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    Remained Unchanged Throughout

    , | TX, USA | Bad Behavior, Crazy Requests

    (While volunteering at the local Habitat for Humanity ReStore, I notice a middle-aged man walk up to the cashier and hand him a $20 bill. He is buying a $2 tire gauge, normally priced at twice that amount. I overhear the exchange.)

    Cashier: “Excuse me, sir, do you have anything smaller?” *gestures at nearly empty money jar* “Our cash register isn’t working and I don’t think we have enough change in here to cash a 20.”

    Customer: “But it’s legal tender.”

    Cashier: “Yes, but we don’t have sufficient change.”

    Customer: “It’s enough, isn’t it?”

    (This goes on for about five minutes, with the cashier clearly attempting to keep his cool. Finally, he gives up.)

    Cashier: “Here.”

    (He reaches into his own wallet and pulls out $20 in fives and ones, takes $2 and gives the remaining $18 to the customer. The customer counts the money in his hands, then attempts to take the $2 sitting on the table.)

    Cashier: “Hey, what are you doing?”

    Customer: “You only gave me $18. I gave you a 20.”

    Cashier: “Yes, but you want to buy this gauge, don’t you? It cost $2, so I took that out.”

    Customer: “How do I know you didn’t short change me?”

    (At this point, the cashier is about ready to explode. He grabs the cash and clearly counts the amount out. It amounts exactly to $20.)

    Cashier: “There, you did get exact change. Now I will need $2 for the item.”

    Customer: “I want a discount for the trouble you put me through.”

    Cashier: *exasperated* “The item normally cost $4. You are getting it at half off. Now, is there anything else I can do for you?”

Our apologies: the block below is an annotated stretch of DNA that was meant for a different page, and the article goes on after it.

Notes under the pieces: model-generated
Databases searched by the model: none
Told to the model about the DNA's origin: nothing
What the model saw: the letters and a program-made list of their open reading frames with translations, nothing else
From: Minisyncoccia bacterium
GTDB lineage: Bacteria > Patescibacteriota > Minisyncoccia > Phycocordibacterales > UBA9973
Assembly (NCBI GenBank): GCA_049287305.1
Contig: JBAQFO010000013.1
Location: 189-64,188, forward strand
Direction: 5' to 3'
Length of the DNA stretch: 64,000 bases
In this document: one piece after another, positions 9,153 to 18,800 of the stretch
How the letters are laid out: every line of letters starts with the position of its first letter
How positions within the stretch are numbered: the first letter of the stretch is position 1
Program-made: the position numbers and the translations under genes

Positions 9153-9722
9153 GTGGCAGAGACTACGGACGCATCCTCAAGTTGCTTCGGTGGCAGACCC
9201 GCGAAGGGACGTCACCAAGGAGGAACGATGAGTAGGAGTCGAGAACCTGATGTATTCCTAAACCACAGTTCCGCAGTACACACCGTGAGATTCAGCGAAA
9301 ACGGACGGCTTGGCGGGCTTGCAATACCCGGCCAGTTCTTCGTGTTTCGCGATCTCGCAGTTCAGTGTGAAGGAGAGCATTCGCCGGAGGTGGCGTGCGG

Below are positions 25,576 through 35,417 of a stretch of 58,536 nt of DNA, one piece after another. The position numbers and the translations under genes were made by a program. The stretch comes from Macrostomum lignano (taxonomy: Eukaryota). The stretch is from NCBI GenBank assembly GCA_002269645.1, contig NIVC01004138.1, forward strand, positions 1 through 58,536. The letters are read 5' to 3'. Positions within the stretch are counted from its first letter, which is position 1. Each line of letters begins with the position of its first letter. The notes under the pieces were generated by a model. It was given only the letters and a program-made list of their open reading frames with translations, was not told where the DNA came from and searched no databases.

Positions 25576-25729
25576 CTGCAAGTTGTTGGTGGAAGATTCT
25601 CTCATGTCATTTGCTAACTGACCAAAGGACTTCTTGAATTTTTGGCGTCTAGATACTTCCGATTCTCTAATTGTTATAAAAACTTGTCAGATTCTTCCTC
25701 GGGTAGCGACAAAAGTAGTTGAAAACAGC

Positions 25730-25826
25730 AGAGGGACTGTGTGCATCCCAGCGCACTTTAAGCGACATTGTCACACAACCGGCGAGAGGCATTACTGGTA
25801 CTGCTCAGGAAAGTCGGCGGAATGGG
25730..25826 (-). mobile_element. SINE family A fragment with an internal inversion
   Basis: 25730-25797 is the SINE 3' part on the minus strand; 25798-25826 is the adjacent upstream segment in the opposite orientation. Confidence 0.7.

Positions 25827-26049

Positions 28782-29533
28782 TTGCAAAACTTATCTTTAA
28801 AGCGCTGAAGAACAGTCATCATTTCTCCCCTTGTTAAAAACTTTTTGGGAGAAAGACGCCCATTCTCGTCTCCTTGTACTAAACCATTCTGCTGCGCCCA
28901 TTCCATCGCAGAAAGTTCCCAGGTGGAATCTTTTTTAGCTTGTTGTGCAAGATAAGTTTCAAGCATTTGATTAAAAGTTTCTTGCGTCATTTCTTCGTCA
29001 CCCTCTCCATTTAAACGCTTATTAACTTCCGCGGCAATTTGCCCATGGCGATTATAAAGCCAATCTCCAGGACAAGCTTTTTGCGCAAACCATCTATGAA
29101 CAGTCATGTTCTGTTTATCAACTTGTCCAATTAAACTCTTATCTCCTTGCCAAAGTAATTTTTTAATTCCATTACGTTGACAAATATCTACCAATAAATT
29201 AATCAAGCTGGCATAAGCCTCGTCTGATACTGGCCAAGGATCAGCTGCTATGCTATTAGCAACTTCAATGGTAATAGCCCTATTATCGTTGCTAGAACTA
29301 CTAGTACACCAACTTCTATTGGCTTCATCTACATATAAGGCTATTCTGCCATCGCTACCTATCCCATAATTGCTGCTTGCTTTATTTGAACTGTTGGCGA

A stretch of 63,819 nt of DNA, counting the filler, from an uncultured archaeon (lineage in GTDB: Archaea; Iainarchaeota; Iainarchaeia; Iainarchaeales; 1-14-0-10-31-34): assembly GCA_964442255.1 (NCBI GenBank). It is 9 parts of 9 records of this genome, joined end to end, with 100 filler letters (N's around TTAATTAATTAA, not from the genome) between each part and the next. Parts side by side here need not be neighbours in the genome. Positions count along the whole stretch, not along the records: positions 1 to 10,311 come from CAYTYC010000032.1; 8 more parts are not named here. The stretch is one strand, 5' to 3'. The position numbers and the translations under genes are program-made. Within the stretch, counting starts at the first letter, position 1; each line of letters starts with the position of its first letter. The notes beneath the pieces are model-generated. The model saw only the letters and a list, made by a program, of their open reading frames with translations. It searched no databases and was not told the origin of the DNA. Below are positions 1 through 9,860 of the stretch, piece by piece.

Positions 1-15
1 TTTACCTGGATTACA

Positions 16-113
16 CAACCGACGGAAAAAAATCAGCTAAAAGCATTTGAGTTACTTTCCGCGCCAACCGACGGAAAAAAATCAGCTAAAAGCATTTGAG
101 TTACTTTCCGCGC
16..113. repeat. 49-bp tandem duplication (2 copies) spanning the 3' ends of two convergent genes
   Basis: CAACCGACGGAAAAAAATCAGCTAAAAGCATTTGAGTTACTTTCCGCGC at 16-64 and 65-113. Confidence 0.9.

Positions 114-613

Customer: “No, that’s all. I ought to complain for the amount of time this took. Now I’m late.”

    (He grabbed the tire gauge and left. I saw him, about two hours later, still wandering about the store.)

    A Bad Collection Recollection

    | UK | Bad Behavior, Time

    (My job at our store is to book collections over the phone. On the day the collection is made our drivers will ring the customer in the morning and will give them a time as to when they will be in there area to collect. An angry customer phones up.)

    Me: “Hello, you’ve reached [Shop]. [My Name] speaking. How can I help you?”

    Angry Caller: “I was told that I would receive a call in the morning about my collection and I haven’t. I have been waiting in all day! I am a busy person and you are wasting my f****** time!”

    Me: “Okay, if I could just take your last name and I will find your collection details. I will ring the drivers for you and find out why they did not call you, find out what time they can be with you, and then I will call you straight back.”

    Angry Caller: *gives surname* “You better had. MY time is very valuable!” *hangs up*

    (After she hangs up I call both of our drivers who are on the road. As it turns out none of them have a collection under that name, so i check our diary which we keep in the shop and find her collection details. I then proceed to ring her back.)